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Can You Drink Too Much Water?



Nothing marks the Aussie summer like sport in the hot sun. But it’s not just athletes sweating it out at the moment. So are millions of workers around Australia. This is the time of year when our filtered water taps get their biggest workout of the year. That’s great! That’s what they’re for. We all know we need to hydrate, but can you overdo it? Can you drink TOO much water? The short answer is, yes.

Drinking too much water can be unhealthy, and can even lead to death in extremely rare cases.  How can that be correct? When you guzzle down so much that your kidneys can’t handle it, you can reduce the sodium levels in your blood. This is better known as water poisoning or water intoxication. That is, it’s when there is too much water in your blood, so your brain literally stops to function.  

So how much is too much?

According to a YouTube Video released by The American Chemistry Society, it takes about 6 litres of water to kill a 75kg person. According to Scientific American, water intoxication has occurred in people who challenge themselves to water drinking contests, or athletes who over-hydrate when training.

Too much water dilutes the electrolytes in your blood, especially sodium. When sodium levels fall below 135 mmol/L, it is called hyponatremia. Sodium helps balance fluids between the inside and outside of cells. When sodium levels drop due to excess water consumption, fluids shift from the outside to the inside of cells, causing them to swell. When this happens to brain cells, it can produce dangerous and potentially life-threatening effects.

If you're sweating 500ml per hour, that’s what you should be drinking."

According to Joseph Verbalis, Chairman of Medicine at Georgetown University Medical Center, “every hour, a healthy kidney at rest can excrete 800ml to 1 litre of water and therefore a person can drink water at a rate of 800ml to 1 litre per hour without experiencing a net gain in water.” If that same person is running a marathon, however, the stress of the situation will increase vasopressin levels, reducing the kidney's excretion capacity to as low as 100ml per hour. Drinking 800ml to 1 litre of water per hour under these conditions can potentially lead a net gain in water, even with considerable sweating, he says. While exercising, "you should balance what you're drinking with what you're sweating," and that includes sports drinks. "If you're sweating 500ml per hour, that’s what you should be drinking," Verbalis advises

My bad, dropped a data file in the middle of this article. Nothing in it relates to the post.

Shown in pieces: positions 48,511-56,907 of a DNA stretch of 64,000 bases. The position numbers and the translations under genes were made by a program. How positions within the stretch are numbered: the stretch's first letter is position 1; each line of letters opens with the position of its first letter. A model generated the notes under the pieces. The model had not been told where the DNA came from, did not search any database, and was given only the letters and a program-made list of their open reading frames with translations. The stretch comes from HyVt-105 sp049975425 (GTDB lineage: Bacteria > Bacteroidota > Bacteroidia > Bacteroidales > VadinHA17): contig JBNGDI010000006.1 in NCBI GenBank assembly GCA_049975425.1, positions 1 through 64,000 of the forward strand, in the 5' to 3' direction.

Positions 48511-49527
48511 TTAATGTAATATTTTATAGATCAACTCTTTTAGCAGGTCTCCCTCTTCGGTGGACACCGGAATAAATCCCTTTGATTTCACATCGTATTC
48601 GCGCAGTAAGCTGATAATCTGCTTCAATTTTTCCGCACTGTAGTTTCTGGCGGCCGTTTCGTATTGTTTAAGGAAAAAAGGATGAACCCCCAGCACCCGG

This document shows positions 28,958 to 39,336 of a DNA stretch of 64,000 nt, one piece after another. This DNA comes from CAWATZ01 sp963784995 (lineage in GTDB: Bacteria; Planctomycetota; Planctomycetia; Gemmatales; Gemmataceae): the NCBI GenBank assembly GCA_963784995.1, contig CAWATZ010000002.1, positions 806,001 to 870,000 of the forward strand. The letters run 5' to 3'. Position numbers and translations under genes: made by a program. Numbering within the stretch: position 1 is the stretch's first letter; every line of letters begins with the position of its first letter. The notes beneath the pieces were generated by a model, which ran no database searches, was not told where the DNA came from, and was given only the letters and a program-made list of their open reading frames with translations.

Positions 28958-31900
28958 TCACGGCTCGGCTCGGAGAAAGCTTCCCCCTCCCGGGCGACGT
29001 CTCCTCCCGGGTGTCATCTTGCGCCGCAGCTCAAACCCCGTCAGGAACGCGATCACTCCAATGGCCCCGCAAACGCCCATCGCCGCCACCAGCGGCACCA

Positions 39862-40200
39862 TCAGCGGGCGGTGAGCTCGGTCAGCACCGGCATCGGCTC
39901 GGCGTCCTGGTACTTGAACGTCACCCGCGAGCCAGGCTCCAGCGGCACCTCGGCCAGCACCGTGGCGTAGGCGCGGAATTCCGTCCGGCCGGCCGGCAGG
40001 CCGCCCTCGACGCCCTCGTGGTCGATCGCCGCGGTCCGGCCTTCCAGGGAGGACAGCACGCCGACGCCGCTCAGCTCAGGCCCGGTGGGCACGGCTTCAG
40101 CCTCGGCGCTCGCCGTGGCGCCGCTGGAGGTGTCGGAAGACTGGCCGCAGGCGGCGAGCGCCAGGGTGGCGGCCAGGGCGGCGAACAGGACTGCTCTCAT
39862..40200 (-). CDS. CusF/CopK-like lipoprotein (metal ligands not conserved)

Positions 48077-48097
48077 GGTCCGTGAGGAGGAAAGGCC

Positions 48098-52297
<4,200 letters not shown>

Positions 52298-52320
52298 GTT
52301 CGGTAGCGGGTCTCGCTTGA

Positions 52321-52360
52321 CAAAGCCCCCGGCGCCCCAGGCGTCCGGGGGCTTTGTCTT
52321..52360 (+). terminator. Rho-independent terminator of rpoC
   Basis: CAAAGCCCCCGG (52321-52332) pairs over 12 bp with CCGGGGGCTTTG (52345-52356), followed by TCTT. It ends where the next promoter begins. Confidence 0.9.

But how much am I sweating?

According to Active.com, the simplest way to measure your ‘sweat rate’ is to weigh yourself without clothes on before exercising/working for an hour. After one hour of exercise/work, find a place to strip down and weigh yourself again.

Assuming you did not use the toilet or consume any fluids during exercise, your weight loss is your sweat rate. If you have staff operating heavy machinery in a hot factory or warehouse, this free and simple exercise could help staff understand how much they should be drinking, and could save lives.

Should I be concerned?

After more than ten years of installing and maintaining thousands of filtered drinking water taps, we have never heard of anyone suffering water intoxication at our client’s premises. Clients should still understand the risks however, particularly in outdoor and hot indoor workplaces. We can also learn from overseas lapses of common sense, such as tragic American radio water drinking contest “hold your wee for a wii.”

Common sense suggests that dehydration, and poor safety related decisions made as a result – are much more of a risk than over-hydration in Australian conditions. For example, a busy fork-lift driver working in a 40-degree warehouse seems infinitely more likely to hurt themselves due to dehydration than over-hydration.  

Water intoxication is so rare, that there is a real chance, like the radio station example, that people could be ignorant of the risks. With that in mind, if you notice someone rapidly drinking several litres of water, it could be wise to warn them.    

Workplace locations or situations for heightened awareness include:

  • Gyms: We can all tend to overdo things from time to time. This is particularly likely with the inexperienced that might not be sure how much they should be drinking. 
  • Hot factories and warehouses. Dehydration or over-hydration and heavy machinery can be dangerous combination.
  • Mental Health Facilities:  Psychogenic polydipsia is the psychiatric disorder in which patients feel compelled to drink large quantities of water. This puts them at risk of water intoxication. This condition can be especially dangerous if the patient also exhibits other psychiatric indications (as is often the case), as the care-takers might misread the hyponatremic symptoms. Allowing such patients unsupervised access to water sources would not be advisable. 
  • Strenuous team building activities:  Half-marathon challenges and Kokoda Trail expeditions can all be amazing experiences, but it pays to learn about keeping your hydration balanced! 
     

Water intoxication treatments

This blog does not constitute medical advice. Urgently seek expert medical help if you suspect someone may be suffering water intoxication. Their advice could vary from simply stopping water intake, to calling an ambulance. Doctor prescribed treatment examples are diuretics for urination and water elimination. When in doubt, ask.

AquaClear offer national supply, installation, rental and ongoing maintenance of all major brands of drinking water filters. Bookings or enquires: www.aquaclear.com.au  1300 070 007. 

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